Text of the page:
5 Bottles

My Strategy for Selling Unfamiliar Wines

How Erin Rolek, GM and sommelier of The Bachelor Farmer in Minneapolis, moves bottles from lesser known regions

Chalkboard at The Bachelor Farmer
Photo by Erin Rolek.

In our new series, 5 Bottles I Sold Last Night, sommeliers and wine directors talk about the bottles that they’re selling, giving tips and context for making the sale.

At The Bachelor Farmer, we focus on Northern Hemisphere, cooler-climate wines from small grower-centric wineries. The wine menu matches the sentiment of our cool-region cuisine. We’re a go-to spot for wine enthusiasts of all stripes, from neophytes to serious drinkers—and our chalkboard program has been a big part of that.

Here’s how it works: We offer guests the chance to purchase half a bottle from our list of approximately 100 full bottles, and then we write the remaining two glasses on a big chalkboard as being up for grabs. The idea is to offer guests the opportunity to try wines they may never have heard of without the pressure of committing to an entire bottle. It’s interactive and fun, as glass options change throughout the evening. Additionally, it lets guests try several wines during their meal, which can really elevate a table’s dining experience.

The chalkboard program also allows us to sell full bottles that we perhaps wouldn’t have otherwise sold. Here are five bottles I sold last night (the prices listed are what we charge at the restaurant):

1. Domaine Overnoy-Crinquand Arbois-Pupillin Ploussard; Jura, France 2013; $70 full bottle; $35 half bottle

I like to pour this for Burgundy lovers who want to try something new. This wine is made in the village of Pupillin—which is recognized as the home of the Ploussard grape—on 5.5 hectares of organically tended vines in limestone and clay soils. It’s lighter bodied with high acid, and has good earthy notes with an almost barnyard characteristic—a little funky. For the right Burgundy drinker, it’s a fun adventure into something different.

2. ArPePe Sassella Stella Retica Valtellina Superiore Riserva; Lombardy, Italy 2010; $110 full bottle, $55 half bottle

This Nebbiolo doesn’t have the same aging requirements as a traditional Barbaresco or Barolo, so it’s perfect for a restaurant because it’s approachable young. It’s delicious and fresh, and also a lot more accessible price-wise. We sometimes serve a dish called pizzoccheri, a traditional Valtellinesi buckwheat pasta with cabbage and potatoes. We lead with the dish and then introduce the wine.  

3. Jean Bourdy Côtes du Jura Blanc; Jura, France 2010; $56 full bottle; $28 half bottle

This wine is the backbone of our list. It’s 100 percent Chardonnay, farmed organically in Arlay, naturally fermented, and aged in old barrels for years before bottling, so it has a nutty characteristic. Chardonnay can be tough—we have guests with preconceived notions about how it should taste. But we just put a little splash in front of them and hope to change their minds. If we ask permission, it can make them wonder, “Am I paying for this?” So we just do it. The staff is so behind this bottle of wine that they’re recommending it every night. We even have guests who call back days after their dinner and ask us what it was they drank and where to get it.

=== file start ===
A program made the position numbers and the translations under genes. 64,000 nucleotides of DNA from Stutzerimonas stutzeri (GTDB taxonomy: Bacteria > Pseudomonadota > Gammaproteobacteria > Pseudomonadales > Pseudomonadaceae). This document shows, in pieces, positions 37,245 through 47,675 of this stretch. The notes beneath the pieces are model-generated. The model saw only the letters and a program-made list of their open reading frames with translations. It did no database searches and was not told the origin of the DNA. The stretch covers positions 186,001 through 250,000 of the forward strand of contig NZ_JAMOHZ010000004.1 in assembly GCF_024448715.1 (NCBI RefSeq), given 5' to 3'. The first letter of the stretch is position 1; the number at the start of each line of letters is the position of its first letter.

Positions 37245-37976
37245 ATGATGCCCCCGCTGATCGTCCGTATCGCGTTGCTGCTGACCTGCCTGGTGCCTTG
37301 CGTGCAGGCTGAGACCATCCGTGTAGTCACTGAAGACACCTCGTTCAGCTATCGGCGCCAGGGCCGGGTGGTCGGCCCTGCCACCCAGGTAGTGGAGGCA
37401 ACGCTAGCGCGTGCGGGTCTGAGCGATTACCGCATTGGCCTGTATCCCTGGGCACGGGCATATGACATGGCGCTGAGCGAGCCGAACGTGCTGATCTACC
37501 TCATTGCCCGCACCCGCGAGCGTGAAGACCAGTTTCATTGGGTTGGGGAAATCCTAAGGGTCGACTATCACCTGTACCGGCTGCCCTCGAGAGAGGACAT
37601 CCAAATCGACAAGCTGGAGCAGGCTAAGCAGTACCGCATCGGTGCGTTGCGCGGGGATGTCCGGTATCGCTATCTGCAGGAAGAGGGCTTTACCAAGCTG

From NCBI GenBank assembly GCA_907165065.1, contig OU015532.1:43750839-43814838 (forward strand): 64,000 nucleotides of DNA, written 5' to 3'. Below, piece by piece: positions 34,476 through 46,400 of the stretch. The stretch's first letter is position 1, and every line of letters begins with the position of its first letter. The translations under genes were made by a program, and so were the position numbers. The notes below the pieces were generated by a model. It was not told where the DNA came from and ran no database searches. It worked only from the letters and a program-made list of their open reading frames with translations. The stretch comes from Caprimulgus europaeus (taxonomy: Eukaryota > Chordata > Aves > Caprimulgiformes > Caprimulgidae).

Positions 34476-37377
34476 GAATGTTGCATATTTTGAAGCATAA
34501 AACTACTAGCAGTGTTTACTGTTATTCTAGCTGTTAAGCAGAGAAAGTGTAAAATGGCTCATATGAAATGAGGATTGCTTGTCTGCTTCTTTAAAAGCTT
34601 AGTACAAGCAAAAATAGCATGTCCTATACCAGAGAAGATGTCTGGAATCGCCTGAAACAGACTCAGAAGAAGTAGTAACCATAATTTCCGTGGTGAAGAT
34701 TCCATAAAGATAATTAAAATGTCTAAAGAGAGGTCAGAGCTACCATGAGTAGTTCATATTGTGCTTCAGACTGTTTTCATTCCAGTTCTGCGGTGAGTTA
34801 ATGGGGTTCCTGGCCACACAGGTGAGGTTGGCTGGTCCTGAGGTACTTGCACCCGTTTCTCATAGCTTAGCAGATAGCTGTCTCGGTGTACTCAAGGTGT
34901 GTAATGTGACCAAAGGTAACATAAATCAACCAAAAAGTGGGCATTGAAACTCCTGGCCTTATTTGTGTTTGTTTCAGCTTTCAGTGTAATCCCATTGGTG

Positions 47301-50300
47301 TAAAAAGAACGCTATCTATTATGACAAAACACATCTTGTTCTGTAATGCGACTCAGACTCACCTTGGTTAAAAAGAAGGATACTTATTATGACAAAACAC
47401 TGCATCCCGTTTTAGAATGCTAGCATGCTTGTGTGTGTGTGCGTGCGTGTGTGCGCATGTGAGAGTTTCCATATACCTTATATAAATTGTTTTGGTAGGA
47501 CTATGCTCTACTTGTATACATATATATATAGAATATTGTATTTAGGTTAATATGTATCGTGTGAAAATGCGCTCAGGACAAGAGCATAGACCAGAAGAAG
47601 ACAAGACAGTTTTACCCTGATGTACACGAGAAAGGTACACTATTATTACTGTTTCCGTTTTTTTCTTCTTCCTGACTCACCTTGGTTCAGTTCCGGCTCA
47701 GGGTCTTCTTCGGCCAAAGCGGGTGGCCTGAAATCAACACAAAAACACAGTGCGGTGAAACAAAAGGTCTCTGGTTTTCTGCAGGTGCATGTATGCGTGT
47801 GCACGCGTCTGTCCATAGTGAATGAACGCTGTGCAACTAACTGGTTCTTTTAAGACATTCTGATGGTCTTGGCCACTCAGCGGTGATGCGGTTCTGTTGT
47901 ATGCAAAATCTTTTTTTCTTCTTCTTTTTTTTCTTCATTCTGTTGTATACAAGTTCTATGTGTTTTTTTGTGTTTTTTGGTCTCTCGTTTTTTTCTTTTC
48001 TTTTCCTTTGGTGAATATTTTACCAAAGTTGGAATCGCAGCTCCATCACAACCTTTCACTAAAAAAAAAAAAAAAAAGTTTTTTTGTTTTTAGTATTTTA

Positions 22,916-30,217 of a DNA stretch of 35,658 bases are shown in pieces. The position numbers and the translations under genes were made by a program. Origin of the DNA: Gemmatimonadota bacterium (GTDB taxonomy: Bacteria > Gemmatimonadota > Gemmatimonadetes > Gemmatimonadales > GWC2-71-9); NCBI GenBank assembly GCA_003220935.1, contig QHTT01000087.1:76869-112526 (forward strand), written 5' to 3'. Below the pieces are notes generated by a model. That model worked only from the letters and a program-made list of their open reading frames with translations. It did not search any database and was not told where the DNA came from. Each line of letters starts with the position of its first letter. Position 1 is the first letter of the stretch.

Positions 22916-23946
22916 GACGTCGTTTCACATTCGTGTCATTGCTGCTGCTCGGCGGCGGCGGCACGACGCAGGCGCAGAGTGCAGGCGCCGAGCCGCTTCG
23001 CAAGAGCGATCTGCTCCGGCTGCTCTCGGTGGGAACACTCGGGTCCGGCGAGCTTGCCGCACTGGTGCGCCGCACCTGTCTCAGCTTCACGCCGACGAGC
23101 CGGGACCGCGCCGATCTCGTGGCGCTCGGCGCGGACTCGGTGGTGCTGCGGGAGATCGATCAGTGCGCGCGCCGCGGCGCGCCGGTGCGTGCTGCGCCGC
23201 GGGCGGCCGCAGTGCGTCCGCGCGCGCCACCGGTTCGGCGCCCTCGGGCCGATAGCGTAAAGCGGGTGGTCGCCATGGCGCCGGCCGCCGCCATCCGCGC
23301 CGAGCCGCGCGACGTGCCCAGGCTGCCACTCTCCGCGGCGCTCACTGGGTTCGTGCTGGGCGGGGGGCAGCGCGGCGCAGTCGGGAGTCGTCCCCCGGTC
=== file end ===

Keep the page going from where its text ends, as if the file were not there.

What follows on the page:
4. Ott Grüner Veltliner Am Berg; Wagram, Austria 2015; $48 full bottle; $24 half bottle

Guests are curious about Austrian wine when they see it on our list, and often this biodynamic stunner will be their first taste of one. We even have a few Austrian guests who come in and pound bottles of this wine, which is the highest form of validation! It’s a real crowd pleaser, with flavors of stone fruit and a little white pepper, and it finishes dry. It pairs well with difficult foods like asparagus, green beans, or cauliflower. It’s really versatile and inexpensive. Grüner is a somm’s best friend in a lot of ways.

5. Domaine Huet Vouvray Demi-Sec Le Mont; Loire Valley, France 2007; $84 full bottle; $42 half bottle

I like Chenin Blanc with little sweetness, so I’m pouring Huet’s demi-sec at the moment. It has an incredible richness and goes really well with our food, which is simple and can have lot of fat. This wine is a real showstopper, with high acid and a lot of fruit, so it really holds up to protein. It’s a great way to change people’s minds about drinking white wine with a meat-focused entrée.

—As told to Blane Bachelor

 

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Erin Rolek is the general manager and sommelier at The Bachelor Farmer in Minneapolis. She was chosen as Food & Wine’s 2017 Sommelier of the Year.

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